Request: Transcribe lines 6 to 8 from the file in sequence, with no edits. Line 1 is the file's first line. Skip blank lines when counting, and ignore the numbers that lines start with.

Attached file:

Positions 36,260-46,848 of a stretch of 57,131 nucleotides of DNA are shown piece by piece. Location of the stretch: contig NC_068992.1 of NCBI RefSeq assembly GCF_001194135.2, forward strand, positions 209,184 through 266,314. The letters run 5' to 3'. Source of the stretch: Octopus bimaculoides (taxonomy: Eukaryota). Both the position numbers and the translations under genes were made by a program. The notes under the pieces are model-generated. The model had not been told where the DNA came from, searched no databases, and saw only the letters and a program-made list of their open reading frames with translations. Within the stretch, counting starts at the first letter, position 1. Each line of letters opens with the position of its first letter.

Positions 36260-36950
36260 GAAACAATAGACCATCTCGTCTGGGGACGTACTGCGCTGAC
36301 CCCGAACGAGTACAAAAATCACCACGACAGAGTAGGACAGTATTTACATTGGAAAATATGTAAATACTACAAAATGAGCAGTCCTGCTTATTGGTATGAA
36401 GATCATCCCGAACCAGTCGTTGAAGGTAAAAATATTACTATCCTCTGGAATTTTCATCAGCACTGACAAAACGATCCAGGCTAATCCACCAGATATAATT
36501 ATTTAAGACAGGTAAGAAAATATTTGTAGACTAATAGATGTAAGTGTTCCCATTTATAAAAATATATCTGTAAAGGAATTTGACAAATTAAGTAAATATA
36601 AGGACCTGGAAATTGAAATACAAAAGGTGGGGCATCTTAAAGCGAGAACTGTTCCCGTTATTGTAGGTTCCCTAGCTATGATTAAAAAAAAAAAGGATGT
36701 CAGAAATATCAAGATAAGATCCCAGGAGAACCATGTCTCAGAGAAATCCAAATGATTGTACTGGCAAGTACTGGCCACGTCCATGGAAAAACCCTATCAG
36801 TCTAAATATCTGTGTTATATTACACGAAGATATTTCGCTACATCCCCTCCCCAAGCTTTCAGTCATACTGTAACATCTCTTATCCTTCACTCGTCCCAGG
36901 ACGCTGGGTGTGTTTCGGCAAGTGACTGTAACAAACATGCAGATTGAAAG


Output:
36501 ATTTAAGACAGGTAAGAAAATATTTGTAGACTAATAGATGTAAGTGTTCCCATTTATAAAAATATATCTGTAAAGGAATTTGACAAATTAAGTAAATATA
36601 AGGACCTGGAAATTGAAATACAAAAGGTGGGGCATCTTAAAGCGAGAACTGTTCCCGTTATTGTAGGTTCCCTAGCTATGATTAAAAAAAAAAAGGATGT
36701 CAGAAATATCAAGATAAGATCCCAGGAGAACCATGTCTCAGAGAAATCCAAATGATTGTACTGGCAAGTACTGGCCACGTCCATGGAAAAACCCTATCAG